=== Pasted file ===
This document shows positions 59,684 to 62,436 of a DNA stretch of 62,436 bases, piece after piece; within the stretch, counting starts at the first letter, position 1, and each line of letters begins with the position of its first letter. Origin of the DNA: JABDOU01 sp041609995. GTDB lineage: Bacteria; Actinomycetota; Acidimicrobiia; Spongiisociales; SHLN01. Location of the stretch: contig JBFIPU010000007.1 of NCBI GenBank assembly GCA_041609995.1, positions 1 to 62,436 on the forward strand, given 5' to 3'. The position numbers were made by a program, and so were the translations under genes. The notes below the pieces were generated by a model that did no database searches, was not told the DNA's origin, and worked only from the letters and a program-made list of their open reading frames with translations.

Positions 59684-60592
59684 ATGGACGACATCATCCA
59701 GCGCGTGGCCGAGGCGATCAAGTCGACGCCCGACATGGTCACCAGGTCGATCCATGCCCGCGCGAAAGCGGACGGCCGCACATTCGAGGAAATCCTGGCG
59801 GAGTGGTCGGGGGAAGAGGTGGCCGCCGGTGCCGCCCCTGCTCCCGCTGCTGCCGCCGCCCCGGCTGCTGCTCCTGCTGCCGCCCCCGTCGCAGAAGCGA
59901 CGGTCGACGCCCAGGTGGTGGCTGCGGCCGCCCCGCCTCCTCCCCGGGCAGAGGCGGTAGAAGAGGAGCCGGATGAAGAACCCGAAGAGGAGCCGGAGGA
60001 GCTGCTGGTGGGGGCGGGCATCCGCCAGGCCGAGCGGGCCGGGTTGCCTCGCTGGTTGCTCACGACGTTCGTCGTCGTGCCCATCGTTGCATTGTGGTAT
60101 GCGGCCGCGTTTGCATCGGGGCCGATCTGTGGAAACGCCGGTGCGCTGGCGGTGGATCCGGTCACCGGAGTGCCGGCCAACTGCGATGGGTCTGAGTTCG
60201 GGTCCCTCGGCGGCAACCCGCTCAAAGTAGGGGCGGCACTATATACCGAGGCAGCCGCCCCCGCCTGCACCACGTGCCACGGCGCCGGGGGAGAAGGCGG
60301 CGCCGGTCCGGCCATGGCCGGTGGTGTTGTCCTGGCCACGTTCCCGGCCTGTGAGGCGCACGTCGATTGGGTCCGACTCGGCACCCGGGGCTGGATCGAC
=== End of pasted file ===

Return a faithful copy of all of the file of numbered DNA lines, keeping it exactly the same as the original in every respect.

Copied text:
This document shows positions 59,684 to 62,436 of a DNA stretch of 62,436 bases, piece after piece; within the stretch, counting starts at the first letter, position 1, and each line of letters begins with the position of its first letter. Origin of the DNA: JABDOU01 sp041609995. GTDB lineage: Bacteria; Actinomycetota; Acidimicrobiia; Spongiisociales; SHLN01. Location of the stretch: contig JBFIPU010000007.1 of NCBI GenBank assembly GCA_041609995.1, positions 1 to 62,436 on the forward strand, given 5' to 3'. The position numbers were made by a program, and so were the translations under genes. The notes below the pieces were generated by a model that did no database searches, was not told the DNA's origin, and worked only from the letters and a program-made list of their open reading frames with translations.

Positions 59684-60592
59684 ATGGACGACATCATCCA
59701 GCGCGTGGCCGAGGCGATCAAGTCGACGCCCGACATGGTCACCAGGTCGATCCATGCCCGCGCGAAAGCGGACGGCCGCACATTCGAGGAAATCCTGGCG
59801 GAGTGGTCGGGGGAAGAGGTGGCCGCCGGTGCCGCCCCTGCTCCCGCTGCTGCCGCCGCCCCGGCTGCTGCTCCTGCTGCCGCCCCCGTCGCAGAAGCGA
59901 CGGTCGACGCCCAGGTGGTGGCTGCGGCCGCCCCGCCTCCTCCCCGGGCAGAGGCGGTAGAAGAGGAGCCGGATGAAGAACCCGAAGAGGAGCCGGAGGA
60001 GCTGCTGGTGGGGGCGGGCATCCGCCAGGCCGAGCGGGCCGGGTTGCCTCGCTGGTTGCTCACGACGTTCGTCGTCGTGCCCATCGTTGCATTGTGGTAT
60101 GCGGCCGCGTTTGCATCGGGGCCGATCTGTGGAAACGCCGGTGCGCTGGCGGTGGATCCGGTCACCGGAGTGCCGGCCAACTGCGATGGGTCTGAGTTCG
60201 GGTCCCTCGGCGGCAACCCGCTCAAAGTAGGGGCGGCACTATATACCGAGGCAGCCGCCCCCGCCTGCACCACGTGCCACGGCGCCGGGGGAGAAGGCGG
60301 CGCCGGTCCGGCCATGGCCGGTGGTGTTGTCCTGGCCACGTTCCCGGCCTGTGAGGCGCACGTCGATTGGGTCCGACTCGGCACCCGGGGCTGGATCGAC